Atheist Reward and Punishment

Atheist Reward and Punishment

Does your diety punish and reward in this life?

KEVIN SMITH is on the board of directors for the Centre of Inquiry, Canada's premier venue for humanists, skeptics and freethinkers.

Go ahead; indulge in that sinfully delicious morsel listed as a banned substance in your holy book. Don’t sweat it if you imbibed too much bubbly on New Year’s. It’s no big deal if you missed your prayers today, or if you only practise the faith on religious holidays, just to keep up appearances. And keep eating those chocolates for Lent; there’s no deity watching you with a scorecard. There is (probably) no God, so don’t worry. Enjoy your life!

Shovelling snow off your neighbours’ sidewalk won’t convince the Creator of the universe to pull any strings for that new job you desire. And don’t be too sure that mailing off that donation to earthquake victims will win you any favours from God. It’s within the realm of possibility that a bus could hit you as you’re walking to the post box.

Rewards and punishments don’t come from the invisible; they come from within society and us.

We do good for goodness’s sake, not for God’s sake. Our morals are innate within us and we’ve possessed them long before Zeus was lighting up Grecian skies. When we do good deeds for people, we feel good inside and the compassion will often be returned.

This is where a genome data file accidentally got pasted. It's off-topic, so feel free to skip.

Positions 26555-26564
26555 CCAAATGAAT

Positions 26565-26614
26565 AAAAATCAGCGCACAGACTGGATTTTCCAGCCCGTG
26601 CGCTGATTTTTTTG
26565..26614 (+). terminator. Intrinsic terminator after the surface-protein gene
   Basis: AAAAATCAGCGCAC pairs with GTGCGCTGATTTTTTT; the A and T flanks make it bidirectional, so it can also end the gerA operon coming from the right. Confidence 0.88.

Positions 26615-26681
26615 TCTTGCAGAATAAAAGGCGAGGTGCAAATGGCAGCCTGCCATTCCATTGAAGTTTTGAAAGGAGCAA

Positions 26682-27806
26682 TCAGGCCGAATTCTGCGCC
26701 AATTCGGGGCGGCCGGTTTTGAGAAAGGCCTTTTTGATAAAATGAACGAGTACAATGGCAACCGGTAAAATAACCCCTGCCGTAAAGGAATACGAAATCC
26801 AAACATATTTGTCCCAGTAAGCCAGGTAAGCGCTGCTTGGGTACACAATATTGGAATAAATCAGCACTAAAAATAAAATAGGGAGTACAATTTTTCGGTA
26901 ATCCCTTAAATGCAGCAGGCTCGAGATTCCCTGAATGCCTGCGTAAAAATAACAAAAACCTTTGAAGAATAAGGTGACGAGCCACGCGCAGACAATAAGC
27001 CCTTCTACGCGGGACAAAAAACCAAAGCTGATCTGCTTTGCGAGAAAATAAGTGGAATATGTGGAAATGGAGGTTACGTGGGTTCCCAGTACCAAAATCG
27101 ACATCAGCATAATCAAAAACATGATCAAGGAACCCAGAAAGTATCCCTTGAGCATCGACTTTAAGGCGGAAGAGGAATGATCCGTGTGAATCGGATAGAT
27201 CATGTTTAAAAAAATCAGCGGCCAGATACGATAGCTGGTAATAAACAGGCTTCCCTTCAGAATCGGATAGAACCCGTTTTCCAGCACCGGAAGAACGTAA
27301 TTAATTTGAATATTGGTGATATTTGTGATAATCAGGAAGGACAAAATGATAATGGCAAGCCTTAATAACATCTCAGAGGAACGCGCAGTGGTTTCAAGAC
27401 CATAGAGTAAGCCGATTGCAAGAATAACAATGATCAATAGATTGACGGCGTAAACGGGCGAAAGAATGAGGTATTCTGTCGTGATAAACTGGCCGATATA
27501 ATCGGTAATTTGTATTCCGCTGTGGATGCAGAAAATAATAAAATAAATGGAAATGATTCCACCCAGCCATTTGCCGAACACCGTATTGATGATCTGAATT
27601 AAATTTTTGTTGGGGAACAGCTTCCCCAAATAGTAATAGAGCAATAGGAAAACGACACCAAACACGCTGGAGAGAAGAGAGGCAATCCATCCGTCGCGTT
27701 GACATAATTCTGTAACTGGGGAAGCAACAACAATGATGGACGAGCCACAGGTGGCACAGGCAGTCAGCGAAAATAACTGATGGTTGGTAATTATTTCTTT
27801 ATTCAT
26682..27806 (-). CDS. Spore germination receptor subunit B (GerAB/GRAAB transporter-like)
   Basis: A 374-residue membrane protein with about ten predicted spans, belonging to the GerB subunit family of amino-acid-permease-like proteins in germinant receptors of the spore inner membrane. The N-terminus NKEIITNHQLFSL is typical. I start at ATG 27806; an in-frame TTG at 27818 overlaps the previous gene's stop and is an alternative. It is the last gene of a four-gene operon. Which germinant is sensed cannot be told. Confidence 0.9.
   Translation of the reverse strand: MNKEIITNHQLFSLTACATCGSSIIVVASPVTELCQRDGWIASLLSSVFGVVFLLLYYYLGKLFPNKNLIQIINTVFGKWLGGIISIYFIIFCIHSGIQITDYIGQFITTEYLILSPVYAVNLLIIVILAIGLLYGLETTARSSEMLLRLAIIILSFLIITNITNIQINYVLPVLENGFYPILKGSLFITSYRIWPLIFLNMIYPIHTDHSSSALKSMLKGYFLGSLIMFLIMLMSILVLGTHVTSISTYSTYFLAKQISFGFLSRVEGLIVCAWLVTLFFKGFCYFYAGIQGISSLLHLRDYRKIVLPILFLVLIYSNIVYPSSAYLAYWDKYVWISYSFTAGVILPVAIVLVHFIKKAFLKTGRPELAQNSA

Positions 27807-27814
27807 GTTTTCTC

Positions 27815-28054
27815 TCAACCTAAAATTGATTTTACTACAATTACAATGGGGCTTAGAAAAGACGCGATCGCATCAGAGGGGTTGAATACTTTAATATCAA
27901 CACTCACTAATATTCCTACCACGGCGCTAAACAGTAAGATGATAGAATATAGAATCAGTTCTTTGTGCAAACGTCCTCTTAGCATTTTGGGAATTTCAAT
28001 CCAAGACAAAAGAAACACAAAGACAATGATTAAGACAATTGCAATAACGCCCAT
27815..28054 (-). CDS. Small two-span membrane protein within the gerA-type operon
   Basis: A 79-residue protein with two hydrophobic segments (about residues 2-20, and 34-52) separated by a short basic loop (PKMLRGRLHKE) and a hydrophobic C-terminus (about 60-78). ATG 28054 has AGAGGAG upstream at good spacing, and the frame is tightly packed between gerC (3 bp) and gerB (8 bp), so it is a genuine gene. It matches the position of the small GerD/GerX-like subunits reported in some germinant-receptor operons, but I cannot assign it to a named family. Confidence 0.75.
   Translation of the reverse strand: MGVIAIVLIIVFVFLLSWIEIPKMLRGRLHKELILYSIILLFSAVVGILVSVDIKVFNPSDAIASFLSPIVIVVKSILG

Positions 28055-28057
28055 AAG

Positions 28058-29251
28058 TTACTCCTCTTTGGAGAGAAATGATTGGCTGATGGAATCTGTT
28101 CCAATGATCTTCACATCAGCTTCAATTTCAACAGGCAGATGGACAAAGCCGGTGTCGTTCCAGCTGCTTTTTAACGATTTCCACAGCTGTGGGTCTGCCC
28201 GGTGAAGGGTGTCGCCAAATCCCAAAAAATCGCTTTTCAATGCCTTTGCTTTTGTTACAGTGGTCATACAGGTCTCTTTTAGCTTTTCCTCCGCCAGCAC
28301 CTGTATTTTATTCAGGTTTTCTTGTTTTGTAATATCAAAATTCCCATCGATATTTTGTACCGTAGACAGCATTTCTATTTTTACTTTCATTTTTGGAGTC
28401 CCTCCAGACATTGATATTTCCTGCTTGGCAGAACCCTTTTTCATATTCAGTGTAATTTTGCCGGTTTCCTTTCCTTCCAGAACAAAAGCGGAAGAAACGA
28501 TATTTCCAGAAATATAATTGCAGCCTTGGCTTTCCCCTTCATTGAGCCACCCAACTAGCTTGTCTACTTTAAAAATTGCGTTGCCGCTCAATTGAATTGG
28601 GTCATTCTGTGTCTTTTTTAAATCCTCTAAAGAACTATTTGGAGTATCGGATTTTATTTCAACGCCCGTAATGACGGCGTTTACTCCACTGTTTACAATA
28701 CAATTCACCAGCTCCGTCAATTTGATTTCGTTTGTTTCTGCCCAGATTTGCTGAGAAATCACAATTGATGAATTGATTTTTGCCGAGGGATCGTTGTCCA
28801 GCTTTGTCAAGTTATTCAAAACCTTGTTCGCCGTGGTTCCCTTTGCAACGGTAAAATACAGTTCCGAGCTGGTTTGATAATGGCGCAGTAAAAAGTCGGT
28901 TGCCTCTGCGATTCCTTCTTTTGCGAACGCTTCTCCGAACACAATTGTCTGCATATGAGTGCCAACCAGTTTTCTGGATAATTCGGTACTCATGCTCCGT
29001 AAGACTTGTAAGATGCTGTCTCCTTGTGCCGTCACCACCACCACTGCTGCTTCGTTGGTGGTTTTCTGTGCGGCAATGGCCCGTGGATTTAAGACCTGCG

Sometimes, others will even reward us for them. But when we are bad — and all of us are capable — we usually feel guilt and remorse for our actions. And if that’s not enough punishment, our democratic laws are normally an incentive for good behaviour. Basing our actions on rewards and punishments from a deity is self-serving, concerned more with how we fare rather than the welfare of others.

Secular humanist values are based on the principles of justice, fairness and compassion for our fellow humans.

That’s far more meaningful than anticipating judgment from a God who isn’t there.

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